Movies We Like
One of the lost near-great films of the '80s by a major director and writer remains mostly buried, but is due for a major reconsideration. Daniel, directed by Sidney Lumet with a script by E.L. Doctorow (Ragtime) based on his own novel, The Book of Daniel, got no love in its day and has received only a compulsory bare bones DVD release since. An easy description would be what happened to the children of Julius and Ethel Rosenberg, the real life Jewish couple who were railroaded by the US government and executed for being Soviet spies: a case that reeked of paranoia and anti-Semitism. Doctorow has created a story from pure imagination with the fictional Paul and Rochelle Isaacson sitting in for the Rosenbergs, who had two sons in real life. Doctorow's couple instead have a girl and a boy, Susan and Daniel, played by the fascinating Amanda Plummer and Timothy Hutton (a few years from his Oscar-winning, star-making performance in Ordinary People.) But instead of just being a character study, it’s also a history lesson in post WWII American radicalism, as Daniel, now a young man tries to understand what happened to his parents. As the 1980s were not a great decade for liberalism on film or in real life, spiritually and timeline-wise Daniel sits perfectly between Warren Beatty’s masterpiece, Reds, and Lumet’s own Running On Empty.
The Isaacsons were the classic NY liberal family, children of immigrants, with generations all living under one roof. Paul (Mandy Patinkin), a proud WWII vet and Rochelle (Lindsay Crouse) are naïve in their trust of the “American way,” taking part in causes, meetings and marches that usually involve their children, including free Paul Robeson concerts. (His deep voice fills most of the film's soundtrack). The film knocks back and forth from the '40s to the '50s as the couple grows more radical and eventually are arrested (for something having to do with atomic secrets, but clearly more to do with their outspokenness), and then to the late '60s as the orphaned but now adult Daniel and Susan adjust to life. Susan has become a hippie rebel open to any cause and eager to use her family’s street cred to advance it; a few years later, all that passion leads to a nervous breakdown and being institutionalized. Daniel, in the mean time, has grown into a coolly bearded and intensely angry young man with a wife (a young and adorable Ellen Barkin) and eventually his own kids whom he seems to ignore. Susan’s mental health issues lead him to finally begin exploring the mysteries of why his parents were punished so extremely.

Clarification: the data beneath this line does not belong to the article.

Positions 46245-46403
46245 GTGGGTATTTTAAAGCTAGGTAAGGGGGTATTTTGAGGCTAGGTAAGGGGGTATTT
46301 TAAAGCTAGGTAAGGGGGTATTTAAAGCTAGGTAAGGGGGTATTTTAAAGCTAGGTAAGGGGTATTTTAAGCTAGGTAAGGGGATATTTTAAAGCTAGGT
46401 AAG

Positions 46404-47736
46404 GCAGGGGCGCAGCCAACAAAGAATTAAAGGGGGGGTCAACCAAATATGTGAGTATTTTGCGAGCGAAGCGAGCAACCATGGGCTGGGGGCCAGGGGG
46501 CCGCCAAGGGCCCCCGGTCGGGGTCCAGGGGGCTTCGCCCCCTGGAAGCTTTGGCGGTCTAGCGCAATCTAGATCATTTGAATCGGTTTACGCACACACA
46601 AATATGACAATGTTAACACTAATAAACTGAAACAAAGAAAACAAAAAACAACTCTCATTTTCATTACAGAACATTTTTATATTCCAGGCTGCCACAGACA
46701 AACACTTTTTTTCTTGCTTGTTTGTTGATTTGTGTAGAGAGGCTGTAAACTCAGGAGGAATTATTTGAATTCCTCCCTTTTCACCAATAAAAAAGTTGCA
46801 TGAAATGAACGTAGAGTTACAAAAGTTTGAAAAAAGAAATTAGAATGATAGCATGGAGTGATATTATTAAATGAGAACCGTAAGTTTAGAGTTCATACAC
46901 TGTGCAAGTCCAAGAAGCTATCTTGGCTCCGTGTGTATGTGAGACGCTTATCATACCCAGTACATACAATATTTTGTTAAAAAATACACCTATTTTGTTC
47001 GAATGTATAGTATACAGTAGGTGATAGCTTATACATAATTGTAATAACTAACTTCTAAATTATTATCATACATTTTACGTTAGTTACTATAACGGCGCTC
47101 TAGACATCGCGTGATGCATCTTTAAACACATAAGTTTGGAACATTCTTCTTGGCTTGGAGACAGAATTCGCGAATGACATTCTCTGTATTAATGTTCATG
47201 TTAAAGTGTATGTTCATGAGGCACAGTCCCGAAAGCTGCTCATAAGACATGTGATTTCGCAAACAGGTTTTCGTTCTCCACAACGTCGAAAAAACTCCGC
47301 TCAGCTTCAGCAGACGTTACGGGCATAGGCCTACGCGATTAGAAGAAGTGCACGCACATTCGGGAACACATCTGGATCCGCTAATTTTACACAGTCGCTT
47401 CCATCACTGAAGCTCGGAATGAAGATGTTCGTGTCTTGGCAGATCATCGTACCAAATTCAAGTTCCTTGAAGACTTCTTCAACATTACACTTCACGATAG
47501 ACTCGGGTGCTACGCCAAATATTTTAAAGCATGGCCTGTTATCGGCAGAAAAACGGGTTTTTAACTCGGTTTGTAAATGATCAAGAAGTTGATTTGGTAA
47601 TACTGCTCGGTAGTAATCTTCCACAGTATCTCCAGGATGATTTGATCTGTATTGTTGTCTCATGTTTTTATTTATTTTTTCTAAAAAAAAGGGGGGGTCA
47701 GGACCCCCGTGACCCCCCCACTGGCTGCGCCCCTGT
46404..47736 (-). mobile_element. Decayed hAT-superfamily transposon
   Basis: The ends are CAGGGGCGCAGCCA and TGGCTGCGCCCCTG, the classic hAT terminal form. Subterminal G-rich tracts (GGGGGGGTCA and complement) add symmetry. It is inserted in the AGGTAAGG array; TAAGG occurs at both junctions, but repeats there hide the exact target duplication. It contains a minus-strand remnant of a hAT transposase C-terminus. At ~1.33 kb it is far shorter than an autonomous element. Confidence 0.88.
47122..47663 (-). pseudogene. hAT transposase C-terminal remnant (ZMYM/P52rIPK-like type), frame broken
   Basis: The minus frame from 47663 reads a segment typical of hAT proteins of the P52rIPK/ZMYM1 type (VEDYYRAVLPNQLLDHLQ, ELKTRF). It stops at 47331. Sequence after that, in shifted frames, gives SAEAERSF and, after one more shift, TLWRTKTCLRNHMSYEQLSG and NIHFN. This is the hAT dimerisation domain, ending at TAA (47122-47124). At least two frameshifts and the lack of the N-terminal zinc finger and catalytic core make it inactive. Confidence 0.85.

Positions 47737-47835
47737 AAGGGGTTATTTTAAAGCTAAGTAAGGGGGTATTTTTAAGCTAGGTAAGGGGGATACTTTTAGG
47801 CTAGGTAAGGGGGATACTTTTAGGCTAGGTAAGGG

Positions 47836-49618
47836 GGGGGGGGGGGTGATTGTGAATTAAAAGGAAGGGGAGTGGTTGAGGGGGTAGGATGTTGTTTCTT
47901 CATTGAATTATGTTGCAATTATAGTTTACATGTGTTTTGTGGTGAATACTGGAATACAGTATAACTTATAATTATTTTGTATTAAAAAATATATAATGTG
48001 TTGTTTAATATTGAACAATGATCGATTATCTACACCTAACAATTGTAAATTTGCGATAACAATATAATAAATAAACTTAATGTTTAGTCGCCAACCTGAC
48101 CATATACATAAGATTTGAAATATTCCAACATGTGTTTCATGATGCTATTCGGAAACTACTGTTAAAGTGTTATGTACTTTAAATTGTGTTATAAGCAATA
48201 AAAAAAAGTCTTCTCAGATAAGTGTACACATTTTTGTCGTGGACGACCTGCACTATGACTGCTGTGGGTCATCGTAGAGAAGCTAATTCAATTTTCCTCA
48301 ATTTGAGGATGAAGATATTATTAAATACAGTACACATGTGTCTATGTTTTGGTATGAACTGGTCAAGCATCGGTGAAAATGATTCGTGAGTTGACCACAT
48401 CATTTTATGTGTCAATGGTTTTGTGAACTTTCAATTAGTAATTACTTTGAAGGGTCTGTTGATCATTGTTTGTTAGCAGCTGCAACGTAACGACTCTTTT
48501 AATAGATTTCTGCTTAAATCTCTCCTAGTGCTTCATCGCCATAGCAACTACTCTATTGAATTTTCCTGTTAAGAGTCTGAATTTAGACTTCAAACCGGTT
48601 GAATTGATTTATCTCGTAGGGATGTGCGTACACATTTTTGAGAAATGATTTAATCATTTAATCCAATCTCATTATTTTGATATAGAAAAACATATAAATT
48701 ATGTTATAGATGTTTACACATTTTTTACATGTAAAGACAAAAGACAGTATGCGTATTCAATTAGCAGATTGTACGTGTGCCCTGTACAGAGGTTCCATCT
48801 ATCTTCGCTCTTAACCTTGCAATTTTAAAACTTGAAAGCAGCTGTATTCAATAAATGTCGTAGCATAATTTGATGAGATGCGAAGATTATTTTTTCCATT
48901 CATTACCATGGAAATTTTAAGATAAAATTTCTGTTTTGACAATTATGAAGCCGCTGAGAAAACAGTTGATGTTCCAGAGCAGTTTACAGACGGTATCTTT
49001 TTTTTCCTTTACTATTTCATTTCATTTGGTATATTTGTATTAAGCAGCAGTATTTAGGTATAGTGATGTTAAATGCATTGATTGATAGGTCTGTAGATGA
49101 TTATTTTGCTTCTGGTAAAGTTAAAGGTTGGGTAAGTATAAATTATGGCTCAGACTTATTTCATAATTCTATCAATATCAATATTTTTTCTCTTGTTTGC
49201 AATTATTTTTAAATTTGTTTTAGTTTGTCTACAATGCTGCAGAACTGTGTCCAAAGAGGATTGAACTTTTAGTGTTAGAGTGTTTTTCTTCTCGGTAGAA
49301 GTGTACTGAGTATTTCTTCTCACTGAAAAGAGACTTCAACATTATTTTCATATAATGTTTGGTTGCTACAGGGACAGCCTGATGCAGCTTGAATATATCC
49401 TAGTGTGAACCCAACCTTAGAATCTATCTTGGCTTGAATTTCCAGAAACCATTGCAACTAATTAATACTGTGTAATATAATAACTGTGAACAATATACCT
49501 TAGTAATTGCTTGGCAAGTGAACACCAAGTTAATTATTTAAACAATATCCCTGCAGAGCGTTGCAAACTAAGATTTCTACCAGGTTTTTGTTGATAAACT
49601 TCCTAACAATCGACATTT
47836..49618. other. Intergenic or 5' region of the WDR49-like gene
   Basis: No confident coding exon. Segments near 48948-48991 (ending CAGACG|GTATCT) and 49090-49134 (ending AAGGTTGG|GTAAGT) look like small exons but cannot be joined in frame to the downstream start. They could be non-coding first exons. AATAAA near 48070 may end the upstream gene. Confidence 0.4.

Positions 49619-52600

As a mystery and even a character study the film is murky; Lumet and Doctorow go for subtlety at the risk of no real dramatic arc taking hold, while the film's patchwork timelines stop any real character connection from breaking through. But that said, the individual moments are enough to totally captivate and individual scenes play out beautifully. While Hutton and Plummer bring a fully impressive Actor’s Studio intensity to their work, it’s the brief memories of their parents' past that haunt the audience, and Patinkin and Crouse deliver powerhouse performances (as does Ed Asner as their lawyer). A scene where a busload of lefties is attacked by brutes is savage and a late scene detailing their executions is heart wrenching. Both are as memorable as any cinematic moments to come out of the decade, but the film was totally ignored (while ironically the book was a hit and this was Lumet’s follow-up to his award darling, The Verdict). Perhaps the film was too heavy for audiences in ’83 who wanted pure escapism or maybe, since this was in the midst of Ronald Reagan mania and the greed decade, audiences (and critics) were just not interested in the depressing tale of Jewish activists. But thirty-something years later the film still hasn’t gotten any attention. The DVD and Blu-Ray are just as minimal as the Isaacsons themselves. It would be very satisfying to one day see a film like Daniel finally get its due respect.